Russia – A year after Russia defeated neighbor Georgia's military bid to retake a pro-Moscow region from rebels, Russian President Dmitry Medvedev said on Saturday the war had redrawn the map of the Caucasus for good.

At a ceremony to decorate officers and soldiers who took part in the five-day conflict, Medvedev said the 58th army had prevented the extermination of South Ossetians, who broke from Georgian rule in the early 1990s.

Russia recognized South Ossetia and Abkhazia, a breakaway Georgian region on the Black Sea, as independent states after the conflict and has guaranteed their security.

Last year's events have finally redrawn the political map of the Caucasus, Medvedev told the 58th Army, which spearheaded Russia's riposte, in the North Ossetian capital Vladikavkaz.

The recognition of South Ossetia's and Abkhazia's independence was the only possible solution, he said. This decision will not be reviewed.

Medvedev later told a delegation of South Ossetians that recognizing their region as an independent state had been a tough -- but correct -- decision.

The recognition was a difficult step. Until now there are illusion among some of our international partners that this was a temporary decision, that Russia is maneuvering, that it can be forced into giving up recognition, he said.

There will be no rowing back, we will move only forward.

The war killed at least 390 civilians and at its height displaced more than 100,000. An unfulfilled ceasefire pact, sporadic gunfire and the withdrawal of monitors from pro-Western Georgia's two rebel regions keep alive the risk of renewed war.

Georgian President Mikheil Saakashvili says Russia fueled separatism and invaded before Tbilisi acted, a charge Moscow has dismissed. Georgia says the invasion was long planned by its old Soviet master as punishment for Georgia's pro-Western politics and bid to join NATO.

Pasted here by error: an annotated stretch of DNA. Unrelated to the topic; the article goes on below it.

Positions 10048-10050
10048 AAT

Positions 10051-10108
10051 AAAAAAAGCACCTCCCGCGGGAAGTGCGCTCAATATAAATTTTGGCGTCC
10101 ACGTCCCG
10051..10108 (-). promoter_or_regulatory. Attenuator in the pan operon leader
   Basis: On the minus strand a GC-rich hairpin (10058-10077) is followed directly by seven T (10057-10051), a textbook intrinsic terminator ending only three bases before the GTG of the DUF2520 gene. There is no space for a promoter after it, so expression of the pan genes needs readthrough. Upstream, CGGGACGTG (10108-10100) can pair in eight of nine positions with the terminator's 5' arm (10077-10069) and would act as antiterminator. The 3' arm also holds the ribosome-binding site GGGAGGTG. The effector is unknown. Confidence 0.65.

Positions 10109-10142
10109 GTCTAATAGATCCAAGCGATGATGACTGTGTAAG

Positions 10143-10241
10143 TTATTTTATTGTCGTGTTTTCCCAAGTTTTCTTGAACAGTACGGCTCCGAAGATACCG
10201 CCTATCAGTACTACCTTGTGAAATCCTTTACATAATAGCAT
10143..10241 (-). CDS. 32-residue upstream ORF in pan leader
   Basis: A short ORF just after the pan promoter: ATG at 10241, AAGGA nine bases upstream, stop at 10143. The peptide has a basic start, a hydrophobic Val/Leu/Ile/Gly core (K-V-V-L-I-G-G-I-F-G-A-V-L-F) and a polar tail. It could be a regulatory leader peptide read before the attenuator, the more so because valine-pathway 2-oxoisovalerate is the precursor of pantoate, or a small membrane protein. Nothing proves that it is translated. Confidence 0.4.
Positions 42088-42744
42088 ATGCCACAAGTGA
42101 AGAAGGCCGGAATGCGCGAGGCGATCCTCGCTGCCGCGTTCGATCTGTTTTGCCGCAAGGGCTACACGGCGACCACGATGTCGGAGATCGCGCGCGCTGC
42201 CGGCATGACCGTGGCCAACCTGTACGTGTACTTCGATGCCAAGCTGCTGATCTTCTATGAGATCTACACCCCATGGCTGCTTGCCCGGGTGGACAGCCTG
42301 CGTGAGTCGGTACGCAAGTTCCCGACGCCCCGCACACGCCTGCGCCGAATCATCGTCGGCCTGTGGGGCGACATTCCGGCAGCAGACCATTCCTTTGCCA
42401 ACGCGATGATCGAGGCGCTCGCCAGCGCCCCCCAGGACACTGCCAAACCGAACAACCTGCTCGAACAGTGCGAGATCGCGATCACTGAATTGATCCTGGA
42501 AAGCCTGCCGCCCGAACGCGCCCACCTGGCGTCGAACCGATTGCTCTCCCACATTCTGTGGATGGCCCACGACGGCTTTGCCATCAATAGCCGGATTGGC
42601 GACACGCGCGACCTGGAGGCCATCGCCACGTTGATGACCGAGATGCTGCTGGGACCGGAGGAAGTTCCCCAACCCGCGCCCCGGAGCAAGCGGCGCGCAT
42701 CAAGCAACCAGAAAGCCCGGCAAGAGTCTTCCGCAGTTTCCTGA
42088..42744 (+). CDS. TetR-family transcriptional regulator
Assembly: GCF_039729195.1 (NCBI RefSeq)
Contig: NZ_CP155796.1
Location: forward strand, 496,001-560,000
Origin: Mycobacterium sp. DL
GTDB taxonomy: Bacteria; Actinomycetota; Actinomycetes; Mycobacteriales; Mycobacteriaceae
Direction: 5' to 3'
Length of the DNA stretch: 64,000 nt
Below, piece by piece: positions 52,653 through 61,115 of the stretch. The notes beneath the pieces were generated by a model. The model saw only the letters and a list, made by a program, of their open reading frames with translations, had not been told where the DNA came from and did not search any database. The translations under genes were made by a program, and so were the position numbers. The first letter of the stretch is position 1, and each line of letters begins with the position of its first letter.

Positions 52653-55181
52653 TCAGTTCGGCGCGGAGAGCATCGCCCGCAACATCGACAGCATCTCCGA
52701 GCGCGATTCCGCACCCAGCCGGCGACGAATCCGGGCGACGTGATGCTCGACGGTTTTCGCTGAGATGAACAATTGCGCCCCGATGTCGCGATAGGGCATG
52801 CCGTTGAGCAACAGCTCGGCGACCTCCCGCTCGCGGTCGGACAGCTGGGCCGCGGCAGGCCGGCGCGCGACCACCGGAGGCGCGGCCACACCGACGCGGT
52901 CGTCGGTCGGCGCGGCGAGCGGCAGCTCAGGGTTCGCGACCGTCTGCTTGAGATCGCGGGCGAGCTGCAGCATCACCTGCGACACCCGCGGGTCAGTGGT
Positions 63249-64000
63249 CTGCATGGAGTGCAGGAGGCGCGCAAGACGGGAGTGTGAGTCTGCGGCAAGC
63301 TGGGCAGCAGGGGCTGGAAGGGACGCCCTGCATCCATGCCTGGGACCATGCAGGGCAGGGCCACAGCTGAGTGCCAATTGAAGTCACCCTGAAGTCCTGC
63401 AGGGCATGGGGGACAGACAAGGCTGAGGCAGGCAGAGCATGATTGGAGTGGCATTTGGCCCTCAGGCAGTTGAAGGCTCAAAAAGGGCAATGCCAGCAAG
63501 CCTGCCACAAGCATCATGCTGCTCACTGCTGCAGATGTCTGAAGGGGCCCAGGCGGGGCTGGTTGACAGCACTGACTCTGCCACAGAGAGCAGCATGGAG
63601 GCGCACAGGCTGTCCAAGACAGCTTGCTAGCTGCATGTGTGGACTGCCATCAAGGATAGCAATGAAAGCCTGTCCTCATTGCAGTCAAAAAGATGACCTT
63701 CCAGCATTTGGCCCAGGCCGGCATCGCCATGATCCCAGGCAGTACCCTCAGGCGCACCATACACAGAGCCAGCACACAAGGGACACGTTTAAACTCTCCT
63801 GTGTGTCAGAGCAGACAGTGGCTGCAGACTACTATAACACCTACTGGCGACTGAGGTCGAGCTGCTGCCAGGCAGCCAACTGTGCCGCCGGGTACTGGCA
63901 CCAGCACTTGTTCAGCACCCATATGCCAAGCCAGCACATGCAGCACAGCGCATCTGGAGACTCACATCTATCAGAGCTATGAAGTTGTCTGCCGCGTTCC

The brief war rattled Western confidence in oil and gas routes running through Georgia and skirting South Ossetia.

Western states condemned Russia's counter-strike as disproportionate and the European Union and NATO froze talks with Russia, a major supplier of energy to Europe.

A year later, ties are back on and Medvedev said the conflict had not damaged Russia's international relations.

Ossetians marked the anniversary with a candle-lit memorial in the main town Tskhinvali late on Friday timed to begin at the hour the Georgian assault began.

Georgia's military potential today is now much higher than it was before August 2008, South Ossetian leader Eduard Kokoity said after opening a genocide museum into the conflict that was built amid the ruins of a house destroyed in the war.

But our situation is much different today. Today, at our request, Russian military bases are here. They are a reliable guarantee of peace and stability, he said.

Russia has around 2,000 troops stationed in South Ossetia and Prime Minister Vladimir Putin told reporters said Georgia should have learnt a lesson about the dangers of using force.

With the current Georgian leadership nothing can be ruled out. But it will be much more difficult for them to do it, Putin said in a pooled report from the Black Sea city of Sochi, just a few dozen kilometres from the border with Georgia.

(Additional reporting by Aidar Buribayev in Tskhinvali; Editing by Jon Boyle)